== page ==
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    2. I take Stephen's point that the compromises were made leading up to the vote. That is, staunch liberals were lobbying for single payer and in order to insure passage they compromised on the legislation that was ultimately introduced.

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    3. Fair enough Bill / Stephen. But then the compromise was between the more liberal wing of the Democratic Party who wanted a single payer plan, and the rest of the Democratic Party who just wanted SOMETHING other than the status quo that was slowly losing ground. I don't recall either wing compromising with the Republicans, not that the Republicans were likely to compromise even if an offer had been made.

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  4. I'm sure those big new companies will make sure to donate plenty to keep Republicans in the Congress and Bernie Sanders out of the White House.

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    Replies
    1. True Pat, but honestly, special interests usually contribute to BOTH parties in case their preferred party loses. That way they will still have a foot in the door.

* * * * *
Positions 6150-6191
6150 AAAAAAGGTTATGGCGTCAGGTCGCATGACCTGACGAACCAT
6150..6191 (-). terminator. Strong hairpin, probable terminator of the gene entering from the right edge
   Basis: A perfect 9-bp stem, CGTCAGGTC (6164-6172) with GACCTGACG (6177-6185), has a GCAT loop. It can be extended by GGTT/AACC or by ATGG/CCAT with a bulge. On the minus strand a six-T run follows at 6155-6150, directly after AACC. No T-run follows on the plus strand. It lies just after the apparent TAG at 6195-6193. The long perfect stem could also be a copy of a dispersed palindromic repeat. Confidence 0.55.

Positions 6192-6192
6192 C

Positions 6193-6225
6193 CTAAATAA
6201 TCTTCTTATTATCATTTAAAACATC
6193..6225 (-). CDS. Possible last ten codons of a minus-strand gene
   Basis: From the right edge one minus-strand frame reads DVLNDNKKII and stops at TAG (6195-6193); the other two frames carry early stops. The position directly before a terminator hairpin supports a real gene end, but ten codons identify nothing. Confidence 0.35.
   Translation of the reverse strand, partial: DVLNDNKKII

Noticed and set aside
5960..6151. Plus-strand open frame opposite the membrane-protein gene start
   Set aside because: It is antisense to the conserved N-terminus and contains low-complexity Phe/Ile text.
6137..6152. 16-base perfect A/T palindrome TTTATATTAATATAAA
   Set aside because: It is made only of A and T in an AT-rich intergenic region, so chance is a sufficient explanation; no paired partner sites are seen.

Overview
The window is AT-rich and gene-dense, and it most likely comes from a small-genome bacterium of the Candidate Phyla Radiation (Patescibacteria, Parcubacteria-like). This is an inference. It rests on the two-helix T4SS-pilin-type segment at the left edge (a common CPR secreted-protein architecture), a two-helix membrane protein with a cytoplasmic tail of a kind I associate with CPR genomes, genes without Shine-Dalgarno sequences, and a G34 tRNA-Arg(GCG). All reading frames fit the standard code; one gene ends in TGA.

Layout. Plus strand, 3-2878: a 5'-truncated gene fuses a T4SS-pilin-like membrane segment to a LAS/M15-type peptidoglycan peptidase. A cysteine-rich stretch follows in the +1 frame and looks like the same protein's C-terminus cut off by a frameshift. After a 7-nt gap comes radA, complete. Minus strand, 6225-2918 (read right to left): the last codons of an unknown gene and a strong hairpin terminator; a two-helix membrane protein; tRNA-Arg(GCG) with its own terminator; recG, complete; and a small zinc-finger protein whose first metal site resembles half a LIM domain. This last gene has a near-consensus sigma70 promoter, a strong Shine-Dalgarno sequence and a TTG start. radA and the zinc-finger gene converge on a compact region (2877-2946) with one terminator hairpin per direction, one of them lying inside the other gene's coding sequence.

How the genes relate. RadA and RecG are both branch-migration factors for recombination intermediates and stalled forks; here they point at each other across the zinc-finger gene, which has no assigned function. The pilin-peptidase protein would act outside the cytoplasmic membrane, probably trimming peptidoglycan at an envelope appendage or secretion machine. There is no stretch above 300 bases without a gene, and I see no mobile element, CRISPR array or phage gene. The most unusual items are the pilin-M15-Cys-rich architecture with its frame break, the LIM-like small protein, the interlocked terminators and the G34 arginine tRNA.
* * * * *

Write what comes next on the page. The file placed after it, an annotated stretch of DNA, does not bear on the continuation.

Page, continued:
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  5. Bernie Sanders is for the single payer health care plan.

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  6. Bill Maher stunned Bernie Sanders on his program. He asked him "who is going to pay for all of your programs?" Bernie stumbled.

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  7. How is the rain affecting your area? Hope you are warm and dry.

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    Replies
    1. We're fine...thanks. We got about 8", but no flooding, plus I'm on high ground. South of Dallas, in Corsicana, they had 20" and some serious problems. Our thoughts are with them.